EPA’s National Carbon Pollution Standards

EPA's National Carbon Pollution Standards

On June 2, the EPA and President Barack Obama released a proposal that will set the first-ever national carbon pollution standards limits for existing U.S. power plants. Is this move all about politics or is this simply the right thing to do?

I have my own opinions about climate change and the impact that we have on the environment with carbon emissions. After doing my own research, something that I’d highly recommend each and every one of you do, my conclusions are somewhat divided down the political middle. I don’t subscribe to the “global warming” theory as an event that is solely caused by carbon emissions, but do believe that climate change exists as a combination of the natural cycle of the earth’s climate with some impact from from carbon pollution.

I’m not a big fan of President Obama’s politics, but there is some merit to the statements he made in his introductory remarks announcing the EPA ruling.

“We limit the amount of toxic chemicals like mercury, sulfur, and arsenic that power plants put in our air and water,” Obama said. “But they can dump unlimited amounts of carbon pollution into the air. It’s not smart, it’s not safe, and it doesn’t make sense.”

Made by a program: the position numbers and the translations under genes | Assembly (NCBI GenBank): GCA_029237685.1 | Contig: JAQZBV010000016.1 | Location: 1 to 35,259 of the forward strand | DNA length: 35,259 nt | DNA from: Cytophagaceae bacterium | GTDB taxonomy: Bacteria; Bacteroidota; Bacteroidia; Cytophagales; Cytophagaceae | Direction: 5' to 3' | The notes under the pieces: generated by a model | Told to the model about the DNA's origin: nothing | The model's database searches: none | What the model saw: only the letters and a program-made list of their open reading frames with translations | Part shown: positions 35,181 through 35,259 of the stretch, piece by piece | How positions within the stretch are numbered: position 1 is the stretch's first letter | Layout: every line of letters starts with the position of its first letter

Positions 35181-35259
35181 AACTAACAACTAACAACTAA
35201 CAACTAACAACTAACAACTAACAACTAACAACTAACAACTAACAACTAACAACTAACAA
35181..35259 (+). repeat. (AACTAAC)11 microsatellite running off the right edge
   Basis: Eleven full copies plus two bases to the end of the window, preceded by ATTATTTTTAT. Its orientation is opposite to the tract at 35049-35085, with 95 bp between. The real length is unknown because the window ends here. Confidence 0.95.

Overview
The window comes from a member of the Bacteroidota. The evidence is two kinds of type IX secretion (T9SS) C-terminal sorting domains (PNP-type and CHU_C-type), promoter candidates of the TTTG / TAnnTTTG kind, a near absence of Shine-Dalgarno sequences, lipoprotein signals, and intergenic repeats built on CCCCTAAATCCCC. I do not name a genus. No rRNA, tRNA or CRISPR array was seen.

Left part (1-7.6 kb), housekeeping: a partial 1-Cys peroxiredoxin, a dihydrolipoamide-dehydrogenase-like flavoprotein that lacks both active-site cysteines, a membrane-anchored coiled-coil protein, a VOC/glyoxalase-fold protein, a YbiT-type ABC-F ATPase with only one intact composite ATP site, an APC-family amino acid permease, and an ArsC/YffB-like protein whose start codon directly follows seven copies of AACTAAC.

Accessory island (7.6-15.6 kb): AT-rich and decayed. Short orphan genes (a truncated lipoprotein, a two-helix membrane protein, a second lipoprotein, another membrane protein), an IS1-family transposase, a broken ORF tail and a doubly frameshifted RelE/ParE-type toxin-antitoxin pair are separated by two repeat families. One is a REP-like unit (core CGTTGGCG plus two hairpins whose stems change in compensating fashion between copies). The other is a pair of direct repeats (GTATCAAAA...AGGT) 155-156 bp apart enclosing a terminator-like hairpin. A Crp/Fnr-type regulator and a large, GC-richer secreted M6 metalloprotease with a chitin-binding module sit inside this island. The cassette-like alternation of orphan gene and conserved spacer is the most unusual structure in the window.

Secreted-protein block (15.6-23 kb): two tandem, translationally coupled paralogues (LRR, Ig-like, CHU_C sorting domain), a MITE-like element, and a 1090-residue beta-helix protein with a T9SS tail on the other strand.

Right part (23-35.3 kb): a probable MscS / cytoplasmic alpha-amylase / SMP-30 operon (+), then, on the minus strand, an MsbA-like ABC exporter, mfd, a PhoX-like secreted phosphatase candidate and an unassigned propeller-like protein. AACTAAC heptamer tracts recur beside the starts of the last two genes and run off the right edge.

I also like the statement made by EPA Administrator Gina McCarthy stated, “For the sake of our families’ health and our kids’ future, we have a moral obligation to act on climate.”  It’s hard for anyone to argue that looking out for our families and future generations has a downside.

At the end of the day, the American people are concerned about air and water pollution, and largely trust the E.P.A., a national surveys says. Like most Americans, I’m concerned about air and water pollution, and I believe that we have a duty and obligation to find ways to protect the environment that we live in. Is the EPA ruling the best and only way to solve the problem? I’m not sure that’s the case, but it is something that the utility companies across the U.S. will have to deal with one way or another. Some have been preparing for this for years and are already ahead of the game. Others continue to fight. What do you think?

Scott Van Kerkhove is the CEO of EnergyWise and writes on issues surrounding energy management, energy efficiency and sustainability.

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